How is an RFP created? The most important part is getting the scope of work correct and agreed to by those requesting the proposal. Often times this requires the consultation of an outside specialist, whether it be an engineer, architect, surveyor, etc. Once the scope of work is agreed to, a target start date should be selected based upon the project itself and the timeline for completion. Be sure to remain realistic when selecting these dates and keep in mind that they should be used as target dates, not definitive dates. Another key component of the request is gathering the proper site maps, plans, and drawings that are crucial for successful completion of the work. It’s important that these supplemental documents are clear, specific, and enhance the information provided in the scope of work. After all of this information is put together, the next items to focus on include: payment terms, insurance requirements, and contact information for questions. These items are especially important to ensure the contractor is able and willing to meet the requirements the community sets forth.

When is an RFP created? This question is highly dependent on the project itself. In some instances, RFP’s can be sent out and returned in just a couple weeks, allowing a decision to be made and a contract awarded within a month. Some larger scale projects may take several months from the time the RFP is created until the contract is awarded. The best way to determine this timeline will be to look at the scope of work, projected start date for the project, and the timeline for completion.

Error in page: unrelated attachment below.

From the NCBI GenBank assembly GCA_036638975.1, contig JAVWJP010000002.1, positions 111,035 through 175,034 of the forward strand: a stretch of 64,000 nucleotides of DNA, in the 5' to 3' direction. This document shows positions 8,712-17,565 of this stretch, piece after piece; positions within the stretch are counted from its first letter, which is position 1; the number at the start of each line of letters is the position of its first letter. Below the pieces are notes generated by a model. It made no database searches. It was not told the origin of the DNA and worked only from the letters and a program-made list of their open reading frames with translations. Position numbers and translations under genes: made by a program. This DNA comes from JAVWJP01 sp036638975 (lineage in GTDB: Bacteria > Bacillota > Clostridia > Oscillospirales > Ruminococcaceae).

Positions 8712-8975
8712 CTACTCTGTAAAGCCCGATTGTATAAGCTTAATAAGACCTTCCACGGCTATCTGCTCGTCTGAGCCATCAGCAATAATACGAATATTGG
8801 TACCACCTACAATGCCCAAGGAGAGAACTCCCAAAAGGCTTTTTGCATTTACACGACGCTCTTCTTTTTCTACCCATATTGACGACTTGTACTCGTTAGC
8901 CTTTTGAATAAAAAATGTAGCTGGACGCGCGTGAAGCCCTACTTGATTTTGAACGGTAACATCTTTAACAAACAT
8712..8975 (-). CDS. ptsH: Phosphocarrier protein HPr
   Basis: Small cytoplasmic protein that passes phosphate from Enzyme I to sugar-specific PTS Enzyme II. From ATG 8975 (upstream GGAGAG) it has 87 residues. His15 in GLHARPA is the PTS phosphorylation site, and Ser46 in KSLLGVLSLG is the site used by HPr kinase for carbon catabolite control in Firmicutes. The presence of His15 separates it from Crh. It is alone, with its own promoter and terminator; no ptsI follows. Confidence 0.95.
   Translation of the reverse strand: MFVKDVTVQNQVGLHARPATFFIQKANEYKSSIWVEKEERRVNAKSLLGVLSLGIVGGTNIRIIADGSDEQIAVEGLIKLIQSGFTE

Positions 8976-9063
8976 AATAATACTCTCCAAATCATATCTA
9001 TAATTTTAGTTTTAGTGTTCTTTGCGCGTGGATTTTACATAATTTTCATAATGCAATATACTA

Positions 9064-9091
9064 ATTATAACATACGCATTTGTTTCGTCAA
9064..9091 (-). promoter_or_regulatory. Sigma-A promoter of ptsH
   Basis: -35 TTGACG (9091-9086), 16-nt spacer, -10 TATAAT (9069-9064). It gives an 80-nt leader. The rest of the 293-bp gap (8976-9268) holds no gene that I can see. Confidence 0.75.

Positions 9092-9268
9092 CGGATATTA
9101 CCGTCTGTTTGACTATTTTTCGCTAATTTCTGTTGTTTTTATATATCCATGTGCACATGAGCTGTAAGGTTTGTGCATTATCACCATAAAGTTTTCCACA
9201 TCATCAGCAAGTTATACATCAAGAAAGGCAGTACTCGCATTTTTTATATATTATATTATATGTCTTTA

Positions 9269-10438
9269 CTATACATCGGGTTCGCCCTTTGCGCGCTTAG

Some other considerations to include in a Request for Proposal are:

  • the timeline for contractors to return it,

  • how to set up a walk-thru

  • the interview/presentation dates for contractors to go in front of the Board.

It’s important to remember that the RFP should provide all relevant information for a project, but they should not contain information/data that takes away from the clarity of the RFP. It is essential that the RFP is concise, clear, and provides all relevant information the bidding parties.